Nintendo’s generally vocal president, Reggie Fils-Aime, made headlines today when again he denied that Nintendo was working on the Wii HD. He said, “I don’t know how forcefully we can say there is no Wii HD.” That’s pretty clear, but it’s also mostly a lie. What do you expect the man to say two months before Christmas? “Psst, don’t buy the $200 Wii for your kid this year. We’ve got something real special coming in a few months. You’re going to want that instead.”
Does anyone seriously think that Nintendo is not building a high-def capable system? You can’t even buy a SD TV larger than 20 inches anymore. Reggie probably told the truth when he said “there is no Wii HD” as it’s probably not named Wii HD, but there has to be some sort of high-def gaming system in the works. If there isn’t, Nintendo is in trouble.
Nintendo made the right decision to make the original Wii not powerful enough to run HD graphics and therefore less expensive. It became an instant success because of not only the novel motion controller and easy-to-like bundled game, but also the relatively low starting price of $250 when compared to the Xbox 360 and PS3. If Nintendo had built a more powerful system, one of those points would have given way and events might have been a tad different.
Plus, back when the Wii came out, HDTVs were still a luxury. They were only available in larger sizes and a higher prices. Now tube TVs are all but gone and increasingly small LCDs are reaching 720p resolutions. By next year, 1080p will probably be the standard resolution for 32-inch or larger screens and every TV will be at least 720p; Nintendo will need to put out a system accordingly.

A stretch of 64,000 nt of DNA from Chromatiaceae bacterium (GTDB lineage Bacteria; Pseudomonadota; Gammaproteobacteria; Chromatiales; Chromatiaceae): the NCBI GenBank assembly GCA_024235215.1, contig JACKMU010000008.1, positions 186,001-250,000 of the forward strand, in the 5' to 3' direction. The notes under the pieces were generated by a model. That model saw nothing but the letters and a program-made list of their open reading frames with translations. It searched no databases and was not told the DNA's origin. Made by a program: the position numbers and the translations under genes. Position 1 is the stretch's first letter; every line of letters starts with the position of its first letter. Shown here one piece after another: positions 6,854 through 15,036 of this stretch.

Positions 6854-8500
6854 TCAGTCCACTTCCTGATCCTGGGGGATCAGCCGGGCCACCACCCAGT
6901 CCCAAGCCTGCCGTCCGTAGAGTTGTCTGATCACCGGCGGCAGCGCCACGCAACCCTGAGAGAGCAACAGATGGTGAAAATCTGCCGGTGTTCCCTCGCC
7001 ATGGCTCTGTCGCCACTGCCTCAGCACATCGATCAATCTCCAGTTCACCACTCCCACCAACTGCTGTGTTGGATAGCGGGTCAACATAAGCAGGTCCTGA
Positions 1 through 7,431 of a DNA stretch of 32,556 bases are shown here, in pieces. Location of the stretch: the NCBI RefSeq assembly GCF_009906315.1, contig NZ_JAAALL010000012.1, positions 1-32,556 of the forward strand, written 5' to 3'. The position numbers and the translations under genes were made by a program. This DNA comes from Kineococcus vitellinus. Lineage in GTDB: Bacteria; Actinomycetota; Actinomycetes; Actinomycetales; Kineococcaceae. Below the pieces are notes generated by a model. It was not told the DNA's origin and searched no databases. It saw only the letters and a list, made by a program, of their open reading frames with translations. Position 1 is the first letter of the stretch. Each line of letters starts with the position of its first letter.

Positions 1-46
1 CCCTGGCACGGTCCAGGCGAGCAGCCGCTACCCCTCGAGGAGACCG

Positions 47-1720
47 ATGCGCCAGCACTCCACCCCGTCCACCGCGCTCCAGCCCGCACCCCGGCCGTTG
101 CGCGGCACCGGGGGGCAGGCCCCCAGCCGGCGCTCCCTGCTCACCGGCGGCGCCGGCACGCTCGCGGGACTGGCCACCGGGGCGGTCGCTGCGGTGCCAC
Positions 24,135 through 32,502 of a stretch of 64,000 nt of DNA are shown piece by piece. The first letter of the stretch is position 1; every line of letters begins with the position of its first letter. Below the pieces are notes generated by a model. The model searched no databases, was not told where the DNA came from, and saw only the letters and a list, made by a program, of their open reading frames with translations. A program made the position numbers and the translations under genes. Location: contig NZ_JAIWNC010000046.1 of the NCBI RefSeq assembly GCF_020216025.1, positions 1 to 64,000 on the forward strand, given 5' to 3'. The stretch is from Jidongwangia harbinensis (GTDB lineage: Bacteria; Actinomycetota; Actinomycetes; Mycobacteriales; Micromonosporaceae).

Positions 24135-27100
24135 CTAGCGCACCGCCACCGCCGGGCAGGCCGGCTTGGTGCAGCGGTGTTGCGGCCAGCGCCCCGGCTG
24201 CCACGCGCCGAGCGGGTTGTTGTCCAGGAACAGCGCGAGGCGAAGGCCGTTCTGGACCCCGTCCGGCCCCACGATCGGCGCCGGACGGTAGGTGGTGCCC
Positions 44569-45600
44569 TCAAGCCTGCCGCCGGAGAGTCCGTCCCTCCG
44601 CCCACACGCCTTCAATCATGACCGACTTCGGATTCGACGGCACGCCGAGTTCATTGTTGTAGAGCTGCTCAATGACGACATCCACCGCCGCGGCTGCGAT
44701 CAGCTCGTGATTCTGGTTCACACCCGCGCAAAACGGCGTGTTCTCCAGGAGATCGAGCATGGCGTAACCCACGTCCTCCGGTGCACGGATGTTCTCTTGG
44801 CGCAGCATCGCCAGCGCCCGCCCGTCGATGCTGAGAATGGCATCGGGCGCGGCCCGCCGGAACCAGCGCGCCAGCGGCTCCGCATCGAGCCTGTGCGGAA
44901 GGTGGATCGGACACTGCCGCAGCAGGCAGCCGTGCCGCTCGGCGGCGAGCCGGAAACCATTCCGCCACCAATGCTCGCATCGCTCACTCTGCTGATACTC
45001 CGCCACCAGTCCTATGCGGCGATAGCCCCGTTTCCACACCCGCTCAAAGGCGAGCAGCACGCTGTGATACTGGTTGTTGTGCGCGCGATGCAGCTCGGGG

Of course this next-generation system will employ a motion control scheme. It’s not like Nintendo is going to take a step backwards. This system might not be called the Wii HD, but it’ll follow the Wii philosophy and be high-definition.
Even if Nintendo outs a system next year that’s as powerful and cheap as a nettop today, it will be able to handle at least 720p graphics with a good graphics driver. Nintendo has proved that gameplay and accessibility are more important in the marketplace than graphics, but as time passes and more households upgrade to high definition, it’s becoming the standard, and Nintendo will have to work within those parameters.
Reggie would never tell us a lie. He’s not like that. However, you can bet that Nintendo is working on a low-cost, but also high-def capable, Wii successor as we speak.